Saturday, 22 September

Armenians from the ROA are Finding Work in Turkey



While walking the narrow streets in the vicinity of the Armenian Patriarchate one can hear Eastern Armenian being spoken. Pasted on the windows of the numerous internet telephone call centers in the area, one even eyes Armenian notices advertising the per-minute rates for calling Yerevan and Vanadzor.

There are about 3-5 thousand Armenians from the ROA residing in the vicinity of the Patriarchate. This was the number noted by several Armenians from Bolis active in community affairs.

 These ROA Armenians rarely attend church services, most likely out of fear of being videotaped by the surveillance cameras mounted at church entrances. The comings and goings in all likelihood are monitored by the security services of the state. The Patriarchate itself is under heavy surveillance, a small police unit being posted on the street out in front with a series of video cameras strategically placed.

Armenians from the ROA started coming to Turkey as of 1992. In those early days they brought different electronic gadgets, gift items, crystal chandeliers, and cognac and food items along with them. Our Bolsahay acquaintances said that during those initial years they would purchase these items as a way of assisting their compatriots. Haroutiun, one of the reporters at the Agos newspaper, said that, “Later we realized we really had no need for this stuff so we stopped purchasing it.” He recounted the time when two ladies from Armenia had brought two overstuffed suitcases full of Armenian books to Bolis, thinking that Armenian books weren’t to be found there. When Armenians from the ROA saw that the merchandise they were bringing wasn’t selling in Bolis they began transporting Turkish goods back to Armenia. At the time none were entertaining the notion of staying in Turkey. They were fearful of doing so.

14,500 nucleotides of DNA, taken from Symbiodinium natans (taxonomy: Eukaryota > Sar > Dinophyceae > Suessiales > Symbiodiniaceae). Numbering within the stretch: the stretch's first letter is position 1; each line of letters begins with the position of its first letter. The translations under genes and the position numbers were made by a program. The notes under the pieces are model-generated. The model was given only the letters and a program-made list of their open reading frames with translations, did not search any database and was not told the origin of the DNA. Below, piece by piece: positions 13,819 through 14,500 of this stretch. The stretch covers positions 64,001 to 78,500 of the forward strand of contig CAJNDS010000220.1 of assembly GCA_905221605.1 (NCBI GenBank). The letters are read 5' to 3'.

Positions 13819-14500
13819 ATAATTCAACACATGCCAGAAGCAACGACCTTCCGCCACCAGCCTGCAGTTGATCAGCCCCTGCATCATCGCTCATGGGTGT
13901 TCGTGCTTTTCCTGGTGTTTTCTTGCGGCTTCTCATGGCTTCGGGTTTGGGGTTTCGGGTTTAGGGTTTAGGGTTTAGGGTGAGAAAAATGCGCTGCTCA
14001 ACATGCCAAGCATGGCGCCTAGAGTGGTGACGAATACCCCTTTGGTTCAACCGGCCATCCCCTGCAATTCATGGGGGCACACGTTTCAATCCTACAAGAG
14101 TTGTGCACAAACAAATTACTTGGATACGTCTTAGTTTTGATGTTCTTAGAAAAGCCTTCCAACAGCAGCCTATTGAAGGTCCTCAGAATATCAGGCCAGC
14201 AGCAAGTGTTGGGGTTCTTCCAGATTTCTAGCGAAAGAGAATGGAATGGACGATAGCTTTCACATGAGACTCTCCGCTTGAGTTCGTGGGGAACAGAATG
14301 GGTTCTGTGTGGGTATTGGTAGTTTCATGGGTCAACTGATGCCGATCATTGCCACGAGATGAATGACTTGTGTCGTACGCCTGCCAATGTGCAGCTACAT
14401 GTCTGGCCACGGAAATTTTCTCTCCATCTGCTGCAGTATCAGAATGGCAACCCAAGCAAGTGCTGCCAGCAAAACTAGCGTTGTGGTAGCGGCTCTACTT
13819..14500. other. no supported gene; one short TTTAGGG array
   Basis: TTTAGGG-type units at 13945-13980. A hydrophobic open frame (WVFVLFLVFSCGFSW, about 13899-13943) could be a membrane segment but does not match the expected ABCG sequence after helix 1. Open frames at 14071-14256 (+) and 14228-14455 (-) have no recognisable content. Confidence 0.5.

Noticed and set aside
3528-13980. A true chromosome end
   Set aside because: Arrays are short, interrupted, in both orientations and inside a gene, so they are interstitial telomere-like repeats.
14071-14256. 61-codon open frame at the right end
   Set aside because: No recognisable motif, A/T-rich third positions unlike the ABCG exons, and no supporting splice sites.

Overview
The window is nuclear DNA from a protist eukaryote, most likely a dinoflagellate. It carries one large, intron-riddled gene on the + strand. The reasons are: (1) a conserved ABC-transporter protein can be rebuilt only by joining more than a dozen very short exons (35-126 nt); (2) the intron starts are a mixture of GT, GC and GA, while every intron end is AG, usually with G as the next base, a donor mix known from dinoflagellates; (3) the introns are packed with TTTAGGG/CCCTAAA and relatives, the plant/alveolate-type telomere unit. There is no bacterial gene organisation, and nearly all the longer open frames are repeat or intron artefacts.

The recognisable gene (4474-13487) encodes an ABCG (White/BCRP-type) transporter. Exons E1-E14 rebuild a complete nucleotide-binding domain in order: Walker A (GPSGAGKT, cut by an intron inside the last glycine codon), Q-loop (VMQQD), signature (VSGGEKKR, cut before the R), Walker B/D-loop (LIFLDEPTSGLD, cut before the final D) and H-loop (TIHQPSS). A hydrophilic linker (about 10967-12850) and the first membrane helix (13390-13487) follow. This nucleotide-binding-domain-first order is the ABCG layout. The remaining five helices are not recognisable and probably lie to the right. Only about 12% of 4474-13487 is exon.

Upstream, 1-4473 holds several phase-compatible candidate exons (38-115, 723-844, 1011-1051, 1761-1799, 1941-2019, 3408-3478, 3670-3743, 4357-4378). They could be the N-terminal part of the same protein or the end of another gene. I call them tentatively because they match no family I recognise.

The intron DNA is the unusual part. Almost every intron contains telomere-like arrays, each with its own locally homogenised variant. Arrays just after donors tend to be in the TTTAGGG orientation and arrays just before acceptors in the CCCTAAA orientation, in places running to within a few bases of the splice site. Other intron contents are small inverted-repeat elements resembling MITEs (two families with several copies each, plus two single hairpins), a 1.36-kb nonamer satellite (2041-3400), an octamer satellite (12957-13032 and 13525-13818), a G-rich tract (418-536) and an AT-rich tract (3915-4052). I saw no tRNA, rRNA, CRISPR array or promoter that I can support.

“At first we warmly welcomed these Armenians. We invited them to our homes and found work for them. Istanbul-Armenians don’t really have extravagant drinking toasts so when we heard the toasts of these Armenians at New Year’s gatherings we got all emotional and patriotic. They would say - your house is like a second home for us, a bit of the country we left behind. I believed they would work, amass some money, and then return to Armenia. But exactly the opposite happened. They got married and settled down. They even married Turks and Kurds. Then we found out something that really amazed us. We would find work for them but they’d then distribute these jobs to one another on a commission basis. They would take the passport of the job seeker as collateral, threatening not to return it if payment wasn’t made for services rendered. We only found out about this scheme two years after the fact.” recounts Bolsahay Gayaneh, our guide in Istanbul.